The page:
cashed in the WSOP Main Event Championship in 2006 and 2009. He took 41st in 2006, which was
the largest live poker tournament in history, with 8,773 players.
finisher was two-time gold bracelet winner Josh Arieh, from Atlanta, GA. Arieh’s last win on the big stage came back
in 2005. He now has 18 WSOP cashes and
nearly $3.5 million in total WSOP winnings.
Final table play
began at 10 pm on a Wednesday night. Play
was suspended after five hours due to the maximum number of playing levels being
reached for a single day (10 levels). Final
table play resumed at 3 pm on Thursday.
The finale went another 4.5 hours.
Hence, the total duration of the final table lasted about 9 hours and 30
table was played on two different stages.
The first day took place on ESPN’s main stage. The final day was played on the so-called
“secondary stage,” which is actually a cozier configuration for most spectators
than the expansive main stage. The final
table areas are getting raves in terms of design and appearance. No stage in the history of poker has ever
looked as spectacular. Early reports
from the television crew are that this year’s preliminary footage looks
“spectacular.” Viewers will be able to
see ESPN’s coverage again once the WSOP Main Event begins.
streamed live over WSOP.com. Viewers can
tune in and watch most of this year’s final tables. Although hole cards are not shown, viewers
can follow an overhead camera as well as a pan-shot of the table. The floor announcer provides an official
account of the action.
The top 27 finishers
collected prize money.
champion was Sammy Farha, from Houston, TX.
He did not cash this year.
WSOP gold bracelet winners cashed in this event – including Steve Billirakis
(3rd), Richard Ashby (4th), Josh Arieh (9th), Michael Chow (13th), Brendan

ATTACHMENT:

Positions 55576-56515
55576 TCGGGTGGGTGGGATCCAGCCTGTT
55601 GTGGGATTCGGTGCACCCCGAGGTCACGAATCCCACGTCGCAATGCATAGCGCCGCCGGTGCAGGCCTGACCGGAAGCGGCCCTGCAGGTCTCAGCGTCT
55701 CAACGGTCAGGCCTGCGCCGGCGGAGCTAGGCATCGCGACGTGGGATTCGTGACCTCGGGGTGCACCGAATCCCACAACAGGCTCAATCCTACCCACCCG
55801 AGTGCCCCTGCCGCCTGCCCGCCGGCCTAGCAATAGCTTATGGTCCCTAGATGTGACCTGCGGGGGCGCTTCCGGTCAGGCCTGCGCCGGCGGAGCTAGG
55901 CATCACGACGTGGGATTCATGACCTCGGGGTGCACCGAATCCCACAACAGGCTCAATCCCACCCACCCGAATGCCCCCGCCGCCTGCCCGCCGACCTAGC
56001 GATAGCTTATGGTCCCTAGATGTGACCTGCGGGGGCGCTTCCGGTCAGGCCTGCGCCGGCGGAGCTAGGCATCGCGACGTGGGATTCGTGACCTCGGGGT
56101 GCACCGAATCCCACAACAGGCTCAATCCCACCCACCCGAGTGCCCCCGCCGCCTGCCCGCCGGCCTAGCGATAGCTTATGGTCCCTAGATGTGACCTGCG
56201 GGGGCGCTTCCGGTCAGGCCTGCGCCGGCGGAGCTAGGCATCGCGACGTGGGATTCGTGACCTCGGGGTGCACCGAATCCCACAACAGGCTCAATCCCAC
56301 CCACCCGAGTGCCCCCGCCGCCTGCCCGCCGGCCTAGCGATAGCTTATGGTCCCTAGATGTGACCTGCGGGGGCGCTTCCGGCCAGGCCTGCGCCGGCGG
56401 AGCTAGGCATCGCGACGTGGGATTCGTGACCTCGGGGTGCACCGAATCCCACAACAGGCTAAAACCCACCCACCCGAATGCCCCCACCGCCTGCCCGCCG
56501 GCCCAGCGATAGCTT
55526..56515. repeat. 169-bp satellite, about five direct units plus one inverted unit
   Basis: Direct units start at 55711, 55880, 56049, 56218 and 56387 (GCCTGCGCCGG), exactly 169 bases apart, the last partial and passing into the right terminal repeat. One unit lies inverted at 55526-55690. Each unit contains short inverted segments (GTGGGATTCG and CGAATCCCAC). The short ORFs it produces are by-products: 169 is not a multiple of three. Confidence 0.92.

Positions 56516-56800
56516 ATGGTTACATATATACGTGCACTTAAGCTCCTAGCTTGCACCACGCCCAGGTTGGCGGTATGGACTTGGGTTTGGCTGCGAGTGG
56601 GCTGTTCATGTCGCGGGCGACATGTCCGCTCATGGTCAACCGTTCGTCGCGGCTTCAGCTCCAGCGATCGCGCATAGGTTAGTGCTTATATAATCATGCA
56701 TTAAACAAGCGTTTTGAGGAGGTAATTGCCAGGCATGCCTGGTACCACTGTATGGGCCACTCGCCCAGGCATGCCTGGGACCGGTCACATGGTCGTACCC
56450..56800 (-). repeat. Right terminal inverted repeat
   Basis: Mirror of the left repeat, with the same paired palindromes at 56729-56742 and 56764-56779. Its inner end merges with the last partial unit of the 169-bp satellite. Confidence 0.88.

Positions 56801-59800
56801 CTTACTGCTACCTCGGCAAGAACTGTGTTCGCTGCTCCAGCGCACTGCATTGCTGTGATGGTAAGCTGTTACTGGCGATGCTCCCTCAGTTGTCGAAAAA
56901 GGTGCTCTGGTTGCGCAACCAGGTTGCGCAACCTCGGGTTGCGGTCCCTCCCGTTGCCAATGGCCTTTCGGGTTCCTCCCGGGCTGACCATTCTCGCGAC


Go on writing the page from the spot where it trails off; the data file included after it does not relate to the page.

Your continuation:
Taylor (14th), Mike Sexton (15th), Perry Green (17th), Freddy Deeb (20th), Eric
Buchman (21st), and Jason Mercier (27th).
Gerasimov continues to build an impressive WSOP resume. The Russian poker player cashed for the 15th
time (all since 2003). He also has nine
final table appearances. Based on his
results, it seems only a matter of time before Gerasimov wins what would be his
first gold bracelet.
player to watch is Italian poker pro Alessio Isaia. He finished 12th in this
event. Isaia finished as the runner up
in the Seven-Card Stud tournament (Event #5).
television commentator, former gold bracelet winner, and member of the Poker
Hall of Fame (Class of 2009) Mike Sexton finished in 15th
place. With this finish, Sexton has now
cashed at the WSOP for 23 consecutive years.
results are to be included in the WSOP official records. Results are also to be included in the 2011
WSOP “Player of the Year” race.
ODDS AND ENDS
This is the
904th gold bracelet awarded in World Series of Poker history. This figure includes every official WSOP
event ever played, including tournaments during the early years when there were
no actual gold bracelets awarded. It
also includes the 16 gold bracelets awarded to date at WSOP Europe (2007-2010). Moreover for the first time ever, one gold
bracelet was awarded for this year’s winner of the WSOP Circuit National
This was one
of the few tournaments this year with a decline in attendance. The 202-player field was a slight reduction
from last year’s number of runners: 212.
This was the
second Omaha High-Low Split tournament played this year. The first event had a $1,500 buy-in
(classified as Event #3) and was the largest live Omaha High-Low Split
tournament in history, with 925 players.
WSOP gold bracelet ceremony takes place on the day following the winner’s
victory (or some hours later when the tournament ends very late). The ceremony takes place inside The Pavilion,
which is the expansive main tournament room hosting all noon starts this
year. The ceremony begins at the